Tesco’s reciprocal wholesale deal with Spanish retailer El Corte Inglés is far from a new phenomenon, but it makes plenty of sense.

Retailers wholesaling their own brands to other retailers is nothing new. In essence, it’s the logic that has underpinned the department store model for donkey’s years.

The technique is becoming an increasingly popular way of crossing borders too – a way of gaining volume, exposing new shoppers to one’s brand and serving ex-pat shoppers with the brands and products that they sorely miss.

And all of this is achieved without the pesky need to open shops, which, as we know, can be fraught with risk, humiliation and not inconsiderable expense if it all goes wrong.

All in all, the wholesale/export model is a low-cost, low-risk way of globalising a retail brand.

A master of this strategy is Iceland. I can remember, as a much younger chap, being able to get my hands on Iceland goodies in a variety of Spanish resorts through a number of different retailers.

Waitrose has also generated a fairly chunky export business that is genuinely global. The upmarket grocer’s brands are now available in a tremendously esoteric list of countries through manifold retailer partnerships.

When I was shopping a few years ago in the now deceased Cypriot retailer Orphanides, I was able to buy both Waitrose and Iceland brands in one place – great for Orphanides as a point of differentiation, great for local British shoppers and a decent bit of business for the brand owners.

Recent revelations that Tesco and El Corte Inglés are embarking on a mutual brand exchange partnership makes a whole heap of sense.

Following on from Tesco’s export activities in Asia and the Middle East, the addition of a Spanish partner is a no-brainer given the level of UK tourism.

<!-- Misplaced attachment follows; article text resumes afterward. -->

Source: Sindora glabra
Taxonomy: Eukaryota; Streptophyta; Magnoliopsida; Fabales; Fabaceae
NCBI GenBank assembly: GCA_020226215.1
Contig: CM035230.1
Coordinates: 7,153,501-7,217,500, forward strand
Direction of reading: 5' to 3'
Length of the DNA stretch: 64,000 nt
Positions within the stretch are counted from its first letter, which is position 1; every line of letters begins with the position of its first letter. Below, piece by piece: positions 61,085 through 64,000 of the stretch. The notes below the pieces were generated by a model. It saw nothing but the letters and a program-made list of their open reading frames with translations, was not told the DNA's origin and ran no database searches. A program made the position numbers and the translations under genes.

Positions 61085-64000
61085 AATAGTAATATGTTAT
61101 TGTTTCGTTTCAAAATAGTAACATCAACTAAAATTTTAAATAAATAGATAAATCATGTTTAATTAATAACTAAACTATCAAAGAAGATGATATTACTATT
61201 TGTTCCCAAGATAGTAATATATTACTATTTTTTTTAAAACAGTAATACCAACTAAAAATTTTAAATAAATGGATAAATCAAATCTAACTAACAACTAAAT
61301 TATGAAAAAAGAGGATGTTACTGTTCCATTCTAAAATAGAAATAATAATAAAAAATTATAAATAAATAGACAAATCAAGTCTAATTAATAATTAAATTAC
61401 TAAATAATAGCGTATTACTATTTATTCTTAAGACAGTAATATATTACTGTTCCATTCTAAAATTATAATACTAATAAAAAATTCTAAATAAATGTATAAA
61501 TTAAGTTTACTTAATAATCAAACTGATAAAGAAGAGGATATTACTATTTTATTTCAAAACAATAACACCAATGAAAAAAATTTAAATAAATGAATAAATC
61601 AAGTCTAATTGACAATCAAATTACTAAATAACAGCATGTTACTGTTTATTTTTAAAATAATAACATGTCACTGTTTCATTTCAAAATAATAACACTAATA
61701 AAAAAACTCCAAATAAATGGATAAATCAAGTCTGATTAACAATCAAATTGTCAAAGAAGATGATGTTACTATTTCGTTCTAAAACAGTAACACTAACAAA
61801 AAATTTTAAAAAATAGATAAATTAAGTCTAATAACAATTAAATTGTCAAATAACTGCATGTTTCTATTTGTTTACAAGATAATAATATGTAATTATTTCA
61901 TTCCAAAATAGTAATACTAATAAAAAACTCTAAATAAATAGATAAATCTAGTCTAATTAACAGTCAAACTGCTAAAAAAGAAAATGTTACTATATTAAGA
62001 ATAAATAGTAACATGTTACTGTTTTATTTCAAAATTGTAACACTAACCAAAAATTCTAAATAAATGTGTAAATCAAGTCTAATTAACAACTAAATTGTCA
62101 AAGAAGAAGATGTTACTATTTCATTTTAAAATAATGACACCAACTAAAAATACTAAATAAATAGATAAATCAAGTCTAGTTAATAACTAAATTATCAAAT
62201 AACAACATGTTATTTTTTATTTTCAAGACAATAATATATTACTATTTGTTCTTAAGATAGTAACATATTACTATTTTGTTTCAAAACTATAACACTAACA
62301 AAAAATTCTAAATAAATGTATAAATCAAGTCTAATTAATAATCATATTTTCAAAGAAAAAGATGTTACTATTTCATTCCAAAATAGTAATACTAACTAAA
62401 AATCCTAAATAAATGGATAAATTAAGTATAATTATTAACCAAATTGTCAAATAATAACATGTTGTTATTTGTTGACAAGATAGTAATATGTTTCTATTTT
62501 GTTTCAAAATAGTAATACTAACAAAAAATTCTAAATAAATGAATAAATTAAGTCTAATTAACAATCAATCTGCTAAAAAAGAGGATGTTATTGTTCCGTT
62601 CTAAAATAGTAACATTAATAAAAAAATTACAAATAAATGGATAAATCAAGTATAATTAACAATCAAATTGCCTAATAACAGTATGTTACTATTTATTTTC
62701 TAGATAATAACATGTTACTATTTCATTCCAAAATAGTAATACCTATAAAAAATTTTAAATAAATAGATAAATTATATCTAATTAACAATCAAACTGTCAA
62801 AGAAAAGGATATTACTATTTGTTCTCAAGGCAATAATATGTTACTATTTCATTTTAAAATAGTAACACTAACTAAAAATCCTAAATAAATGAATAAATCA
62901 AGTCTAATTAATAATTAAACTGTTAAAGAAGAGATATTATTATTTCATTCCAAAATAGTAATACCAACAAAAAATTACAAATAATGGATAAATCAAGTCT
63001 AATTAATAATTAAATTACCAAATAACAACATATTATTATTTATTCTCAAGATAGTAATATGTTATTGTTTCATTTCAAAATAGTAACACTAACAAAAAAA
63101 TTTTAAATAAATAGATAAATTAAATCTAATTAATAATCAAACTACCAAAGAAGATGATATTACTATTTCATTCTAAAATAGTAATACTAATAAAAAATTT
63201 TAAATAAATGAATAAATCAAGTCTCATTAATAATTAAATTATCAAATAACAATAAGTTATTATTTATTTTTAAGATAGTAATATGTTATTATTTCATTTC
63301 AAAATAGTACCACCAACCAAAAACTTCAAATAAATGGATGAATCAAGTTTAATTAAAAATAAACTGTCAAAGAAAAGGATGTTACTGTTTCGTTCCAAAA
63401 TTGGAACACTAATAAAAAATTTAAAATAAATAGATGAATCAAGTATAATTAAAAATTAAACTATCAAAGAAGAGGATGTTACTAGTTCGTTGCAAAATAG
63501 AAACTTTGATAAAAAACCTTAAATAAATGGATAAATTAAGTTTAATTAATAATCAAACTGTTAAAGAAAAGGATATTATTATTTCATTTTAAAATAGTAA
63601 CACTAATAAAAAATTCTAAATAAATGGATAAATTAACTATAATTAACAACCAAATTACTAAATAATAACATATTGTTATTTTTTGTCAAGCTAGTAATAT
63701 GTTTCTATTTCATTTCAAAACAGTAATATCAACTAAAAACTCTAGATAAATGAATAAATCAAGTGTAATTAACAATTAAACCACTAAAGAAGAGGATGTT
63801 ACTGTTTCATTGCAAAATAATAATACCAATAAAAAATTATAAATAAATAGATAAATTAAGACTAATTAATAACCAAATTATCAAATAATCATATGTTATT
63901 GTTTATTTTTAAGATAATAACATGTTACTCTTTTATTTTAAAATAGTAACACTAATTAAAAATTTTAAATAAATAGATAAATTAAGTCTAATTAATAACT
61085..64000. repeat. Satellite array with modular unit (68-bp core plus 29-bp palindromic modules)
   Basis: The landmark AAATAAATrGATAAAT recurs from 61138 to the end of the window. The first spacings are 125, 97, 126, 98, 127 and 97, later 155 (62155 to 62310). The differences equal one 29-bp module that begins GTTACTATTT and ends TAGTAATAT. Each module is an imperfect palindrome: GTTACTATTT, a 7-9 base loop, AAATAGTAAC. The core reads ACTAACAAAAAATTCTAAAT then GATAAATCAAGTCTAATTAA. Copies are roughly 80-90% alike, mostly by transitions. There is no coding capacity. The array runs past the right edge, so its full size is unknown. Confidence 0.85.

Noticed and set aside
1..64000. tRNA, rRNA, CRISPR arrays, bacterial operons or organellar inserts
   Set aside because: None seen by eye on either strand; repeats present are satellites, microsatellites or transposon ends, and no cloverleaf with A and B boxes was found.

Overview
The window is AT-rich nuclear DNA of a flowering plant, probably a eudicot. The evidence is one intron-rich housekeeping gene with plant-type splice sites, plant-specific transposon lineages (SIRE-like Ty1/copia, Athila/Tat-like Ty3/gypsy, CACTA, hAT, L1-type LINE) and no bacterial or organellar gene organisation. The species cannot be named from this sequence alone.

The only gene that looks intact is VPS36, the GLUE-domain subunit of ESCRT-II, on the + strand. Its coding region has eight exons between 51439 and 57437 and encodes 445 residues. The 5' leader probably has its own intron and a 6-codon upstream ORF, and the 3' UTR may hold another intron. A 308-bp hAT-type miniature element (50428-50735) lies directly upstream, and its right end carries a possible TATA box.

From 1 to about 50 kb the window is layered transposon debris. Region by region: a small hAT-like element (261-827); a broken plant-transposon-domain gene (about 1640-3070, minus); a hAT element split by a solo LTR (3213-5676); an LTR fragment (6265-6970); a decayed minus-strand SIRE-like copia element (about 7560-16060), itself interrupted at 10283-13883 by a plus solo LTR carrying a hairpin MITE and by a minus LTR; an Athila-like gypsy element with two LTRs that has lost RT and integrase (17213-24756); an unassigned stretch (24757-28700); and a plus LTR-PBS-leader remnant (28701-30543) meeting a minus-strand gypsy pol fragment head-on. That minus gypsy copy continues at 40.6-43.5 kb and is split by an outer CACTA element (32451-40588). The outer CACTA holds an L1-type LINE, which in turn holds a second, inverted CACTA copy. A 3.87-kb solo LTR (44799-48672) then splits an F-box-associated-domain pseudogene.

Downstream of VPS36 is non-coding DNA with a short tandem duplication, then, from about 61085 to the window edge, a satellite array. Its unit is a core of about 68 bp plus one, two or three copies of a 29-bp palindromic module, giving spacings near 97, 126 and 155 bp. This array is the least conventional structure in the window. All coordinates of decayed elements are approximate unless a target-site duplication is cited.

Carrefour Spain has done a fairly credible job of stocking UK brands in select Spanish locations and the deal enables El Corte Inglés to offer a similar proposition.

For Tesco, the addition of El Corte Inglés items into the mix creates greater authority in the realm of world foods and further enhances differentiation too. Tesco is arguably streets ahead of its competitors in terms of selling international foods.

While this is great for ‘ethnic’ shoppers, it is also really popular among local folk too. My favourite section in my local store is world foods, as I love flavours and products from Asia, Africa and the Caribbean. It will now be a genuine boon that I can pick up some El Corte Inglés sardines as well.

I can’t help but enjoy the much improved variety of international foods in M&S. It becomes a genuine unique selling point and a reason to cross the road.

In an era of homogenisation and retailers looking for non-price competitive avenues, partnering with overseas retailers is a nice move.

I know a number of shoppers that favour Ocado due to the presence of premium foods from Carrefour, for example.

The first UK chain to ink a deal with Winn-Dixie and start selling grits, gravy and mac and cheese will have my custom for life.

  • Bryan Roberts is global insights director at TCC Global